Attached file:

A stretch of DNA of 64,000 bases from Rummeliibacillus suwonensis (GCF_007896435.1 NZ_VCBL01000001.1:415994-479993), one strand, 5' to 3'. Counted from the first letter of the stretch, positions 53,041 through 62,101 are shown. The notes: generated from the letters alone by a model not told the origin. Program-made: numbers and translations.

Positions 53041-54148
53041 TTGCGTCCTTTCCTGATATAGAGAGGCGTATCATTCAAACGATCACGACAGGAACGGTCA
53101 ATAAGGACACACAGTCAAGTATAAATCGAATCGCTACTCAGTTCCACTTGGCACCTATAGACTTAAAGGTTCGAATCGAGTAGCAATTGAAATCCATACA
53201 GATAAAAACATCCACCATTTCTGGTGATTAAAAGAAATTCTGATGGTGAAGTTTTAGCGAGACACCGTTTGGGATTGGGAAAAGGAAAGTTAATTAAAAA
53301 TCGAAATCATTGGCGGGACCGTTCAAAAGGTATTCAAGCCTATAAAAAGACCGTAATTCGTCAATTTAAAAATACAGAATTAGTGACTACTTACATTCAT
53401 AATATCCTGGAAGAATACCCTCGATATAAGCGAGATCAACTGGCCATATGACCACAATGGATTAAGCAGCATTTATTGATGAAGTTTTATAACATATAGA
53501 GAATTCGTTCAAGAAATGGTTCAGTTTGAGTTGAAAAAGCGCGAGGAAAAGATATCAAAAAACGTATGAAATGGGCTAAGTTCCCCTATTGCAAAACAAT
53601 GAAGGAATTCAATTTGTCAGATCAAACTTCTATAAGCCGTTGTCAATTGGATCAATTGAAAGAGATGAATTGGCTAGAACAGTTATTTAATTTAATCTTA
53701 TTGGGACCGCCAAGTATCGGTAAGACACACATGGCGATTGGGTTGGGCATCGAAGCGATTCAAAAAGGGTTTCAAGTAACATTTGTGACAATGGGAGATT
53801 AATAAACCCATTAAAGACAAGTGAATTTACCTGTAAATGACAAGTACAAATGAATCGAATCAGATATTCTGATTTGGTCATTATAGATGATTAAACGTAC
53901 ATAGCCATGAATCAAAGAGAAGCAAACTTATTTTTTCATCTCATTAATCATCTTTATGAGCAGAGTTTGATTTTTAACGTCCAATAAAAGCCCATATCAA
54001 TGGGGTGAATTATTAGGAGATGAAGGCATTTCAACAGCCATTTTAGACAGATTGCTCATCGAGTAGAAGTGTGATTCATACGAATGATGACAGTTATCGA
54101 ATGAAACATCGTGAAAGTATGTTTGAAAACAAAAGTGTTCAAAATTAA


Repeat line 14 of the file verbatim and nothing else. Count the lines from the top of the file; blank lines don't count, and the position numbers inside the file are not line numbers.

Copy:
54101 ATGAAACATCGTGAAAGTATGTTTGAAAACAAAAGTGTTCAAAATTAA